From T.O. to HOF?

 

Jerry Rice vs NY Giants cornerback (1995)

Should Terrell Owens make the Hall of Fame? And where does he rank among all-time receivers? This week’s news that T.O. suffered a torn ACL got us to thinking. We’ve already considered the way Owens’ career may have ended; now, let’s think about his place in history. (Hat tip to the Open Mic Daily guys for raising the questions and getting me thinking. UPDATE: Here’s the podcast of our conversation.)

We went to Pro Football Reference to look at the numbers. Going through the list, we considered 17 receivers from the top 20 in all-time receptions. (We left out No. 6 Tony Gonzalez, since he’s a tight end; No. 19 Larry Centers, since he was a fullback; and No. 20 Steve Largent, since he’s clearly from another era.) Of that group, only two are in the Hall of Fame – No. 1 Jerry Rice and No.  11 Art Monk. And Monk is the only guy on the list who played a significant portion of his career in the pre-Jerry Rice era (which began in 1985.)

Of these 17 receivers, we knocked out six – Monk, whose peak began before the era began, and five players who weren’t among the top 30 in receptions, yards, and touchdowns – Derrick Mason, Keenan McCardell, Jimmy Smith, Muhsin Muhammad, Rod Smith. We then added in four others – Reggie Wayne, Larry Fitzgerald, and Andre Johnson, who don’t meet the numbers thresholds yet but should soon; and Michael Irvin, who has made the Hall of Fame.

So we set out to compare Owens to the other receivers of his era.

Hall of Fame level: Jerry Rice, Randy Moss, Terrell Owens, Cris Carter, Hines Ward, Michael Irvin, Marvin Harrison – We prefer Moss to Owens slightly, since Moss was the more dynamic threat, but both belong in the Hall. So does Carter, who may finally get over the hump now that Shannon Sharpe has gotten in to ease the receiver backlog. Ward has moved into the Hall of Fame level in the last few years as the leading receiver in the Steelers’ Super Bowl run; if Irvin is in, Ward should be in too. They’re equals. Harrison is an interesting case; his numbers say he’s in, but was he a really good player with a great quarterback, or a great player in his own right.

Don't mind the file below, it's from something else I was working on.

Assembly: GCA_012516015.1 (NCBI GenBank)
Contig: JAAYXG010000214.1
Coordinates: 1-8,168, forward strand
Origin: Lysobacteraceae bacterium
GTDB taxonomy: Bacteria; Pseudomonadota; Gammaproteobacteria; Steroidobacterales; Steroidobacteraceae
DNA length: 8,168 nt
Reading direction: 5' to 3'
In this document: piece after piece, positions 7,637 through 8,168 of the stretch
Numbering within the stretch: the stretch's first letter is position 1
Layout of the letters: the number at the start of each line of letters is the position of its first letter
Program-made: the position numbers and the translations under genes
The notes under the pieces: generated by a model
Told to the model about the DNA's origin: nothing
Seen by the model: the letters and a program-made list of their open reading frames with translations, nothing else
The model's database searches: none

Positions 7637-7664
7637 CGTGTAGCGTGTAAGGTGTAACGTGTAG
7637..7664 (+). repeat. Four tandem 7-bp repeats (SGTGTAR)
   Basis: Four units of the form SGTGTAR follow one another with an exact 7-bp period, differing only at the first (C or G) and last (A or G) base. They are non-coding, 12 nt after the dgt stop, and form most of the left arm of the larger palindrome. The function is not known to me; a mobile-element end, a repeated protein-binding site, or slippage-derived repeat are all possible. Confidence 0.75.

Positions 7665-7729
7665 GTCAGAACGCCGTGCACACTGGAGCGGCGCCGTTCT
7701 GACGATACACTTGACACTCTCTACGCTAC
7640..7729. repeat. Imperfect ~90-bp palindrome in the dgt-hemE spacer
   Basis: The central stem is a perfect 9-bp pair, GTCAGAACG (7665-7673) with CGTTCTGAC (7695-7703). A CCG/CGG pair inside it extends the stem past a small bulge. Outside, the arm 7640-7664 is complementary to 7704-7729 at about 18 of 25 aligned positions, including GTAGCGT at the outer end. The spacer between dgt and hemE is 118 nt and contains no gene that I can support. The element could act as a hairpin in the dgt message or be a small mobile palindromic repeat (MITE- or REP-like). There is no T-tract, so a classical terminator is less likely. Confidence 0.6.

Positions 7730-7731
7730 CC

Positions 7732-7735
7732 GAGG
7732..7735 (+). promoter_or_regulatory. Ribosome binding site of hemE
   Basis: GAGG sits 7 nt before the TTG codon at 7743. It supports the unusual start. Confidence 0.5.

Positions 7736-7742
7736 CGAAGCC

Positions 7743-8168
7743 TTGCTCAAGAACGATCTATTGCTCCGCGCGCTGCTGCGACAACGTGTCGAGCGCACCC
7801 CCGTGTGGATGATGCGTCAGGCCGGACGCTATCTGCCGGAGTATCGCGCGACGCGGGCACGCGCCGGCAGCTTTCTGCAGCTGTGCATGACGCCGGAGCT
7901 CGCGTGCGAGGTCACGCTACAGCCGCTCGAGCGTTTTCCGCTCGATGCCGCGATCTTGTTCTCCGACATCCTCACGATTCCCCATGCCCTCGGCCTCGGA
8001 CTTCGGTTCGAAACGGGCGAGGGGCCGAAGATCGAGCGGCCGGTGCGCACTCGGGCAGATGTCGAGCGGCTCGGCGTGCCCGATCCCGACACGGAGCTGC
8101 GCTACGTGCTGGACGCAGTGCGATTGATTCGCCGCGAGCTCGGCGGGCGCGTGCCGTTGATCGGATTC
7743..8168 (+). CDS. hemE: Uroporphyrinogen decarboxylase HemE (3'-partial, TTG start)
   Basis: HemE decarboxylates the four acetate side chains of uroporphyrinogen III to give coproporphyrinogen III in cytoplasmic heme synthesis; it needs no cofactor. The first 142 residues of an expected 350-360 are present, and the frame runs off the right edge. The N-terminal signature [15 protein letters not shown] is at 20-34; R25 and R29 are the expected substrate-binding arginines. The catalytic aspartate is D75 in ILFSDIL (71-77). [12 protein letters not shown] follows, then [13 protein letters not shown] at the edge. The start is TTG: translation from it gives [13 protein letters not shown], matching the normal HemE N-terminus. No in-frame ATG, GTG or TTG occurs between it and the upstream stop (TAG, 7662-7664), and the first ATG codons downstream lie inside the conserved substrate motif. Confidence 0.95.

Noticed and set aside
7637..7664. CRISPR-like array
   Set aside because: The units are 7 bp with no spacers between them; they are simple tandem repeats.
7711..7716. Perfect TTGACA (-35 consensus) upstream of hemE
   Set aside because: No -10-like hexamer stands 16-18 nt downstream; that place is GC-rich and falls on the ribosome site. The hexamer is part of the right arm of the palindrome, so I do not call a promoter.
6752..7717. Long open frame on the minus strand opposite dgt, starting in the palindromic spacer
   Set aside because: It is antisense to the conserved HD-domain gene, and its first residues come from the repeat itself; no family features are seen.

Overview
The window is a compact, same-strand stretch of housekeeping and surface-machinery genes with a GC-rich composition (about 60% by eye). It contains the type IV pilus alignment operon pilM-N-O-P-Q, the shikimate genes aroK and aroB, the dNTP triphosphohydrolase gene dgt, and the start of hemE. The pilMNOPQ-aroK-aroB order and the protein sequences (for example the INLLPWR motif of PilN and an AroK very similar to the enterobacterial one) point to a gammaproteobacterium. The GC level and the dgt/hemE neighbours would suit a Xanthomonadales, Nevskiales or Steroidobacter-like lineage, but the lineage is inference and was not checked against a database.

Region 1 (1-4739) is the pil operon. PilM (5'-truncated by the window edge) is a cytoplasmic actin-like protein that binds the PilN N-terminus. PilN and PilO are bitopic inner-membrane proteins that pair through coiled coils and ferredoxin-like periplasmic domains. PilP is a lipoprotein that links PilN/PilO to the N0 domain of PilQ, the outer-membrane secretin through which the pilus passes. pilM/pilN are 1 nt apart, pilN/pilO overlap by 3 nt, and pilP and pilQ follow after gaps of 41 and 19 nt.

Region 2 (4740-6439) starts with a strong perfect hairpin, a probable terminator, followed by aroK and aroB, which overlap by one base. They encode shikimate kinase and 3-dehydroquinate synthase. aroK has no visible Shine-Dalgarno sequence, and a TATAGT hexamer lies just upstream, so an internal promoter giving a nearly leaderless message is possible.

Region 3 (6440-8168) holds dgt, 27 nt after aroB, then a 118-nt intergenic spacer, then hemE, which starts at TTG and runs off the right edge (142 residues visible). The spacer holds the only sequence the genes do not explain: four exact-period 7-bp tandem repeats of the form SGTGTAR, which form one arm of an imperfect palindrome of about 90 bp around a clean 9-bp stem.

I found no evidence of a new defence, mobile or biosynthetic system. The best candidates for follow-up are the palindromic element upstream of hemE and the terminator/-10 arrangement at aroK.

Current players: We’d also put Larry Fitzgerald and Andre Johnson in this level at this point in their careers. They need to continue adding to their accomplishments, but they’re on track to get in. Reggie Wayne strikes us as a 50/50 case right now; could he eventually pass Harrison in line?

Just outside the HOF bubble: Tim Brown, Andre Reed, Torry Holt, Isaac Bruce, Art Monk, Irving Fryar – Brown’s numbers are great, but he strikes us as a really good player who compiled great numbers. Bruce and Holt played in a WR-friendly system with the Rams; how could you choose between them for the Hall? Reed falls short, and we believe Monk should have as well. But if any of these players made the Hall of Fame, it wouldn’t be a travesty. We were shocked Fryar hit the numbers standards, but he did so just barely. He’s a level below the rest of the bubble guys.

Current players: Derrick Mason, Chad Ochocinco, Donald Driver, Anquan Boldin, Steve Smith, and Santana Moss have gaudy numbers but fall below the bubble as well. We don’t see any of this group crossing the HOF threshold.

Just missed the numbers thresholds: Keenan McCardell, Jimmy Smith, Muhsin Muhammad, Rod Smith – These guys were good but not great. They may be Hall of Fame finalists, but they won’t find their way in.

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2 Comments

Filed under Football Relativity, Pro Football Hall of Fame, research project

2 responses to “From T.O. to HOF?

  1. Pro Football Reference has their own career value stat they call approximate value, or AV, and IIRC, in the 90s is marginal HOFer, and 100 and more is HOF material. As an example, Orlando Pace scores in at about 105 AV.

    TO is #2 on all time TDs as a receiver. 14 years is a long career and one where he’s been effective throughout. His AV is 119 or so. Statistically, it’s a cake walk, though he might face some Lawrence Taylor like resistance for his colorful character.

    I don’t know when they added this, but PFR now has draft history pages where they give career stats and the AV of drafted players. It can be interesting mining those to look at hits and misses in the draft. I’m curious because I’m fascinated with draft error. And to bring that home, wasn’t TO a third round draft pick? What receivers were picked in front of him that year (checking – Keyshawn Johnson, Terry Glenn, Marvin Harrison, Eddie Kinneson, Eric Moulds.. those just in the first round – deep draft for receivers) ?

    FnS.

    http://codeandfootball.wordpress.com

  2. Football Relativity

    That was a historic WR draft. First ever with six in first round, I believe. TO was a small-school guy, which likely influenced draft position. Now only Harrison from his draft is in his league, though others – Keyshawn, Moulds, Glenn, even Kennison – had good careers.

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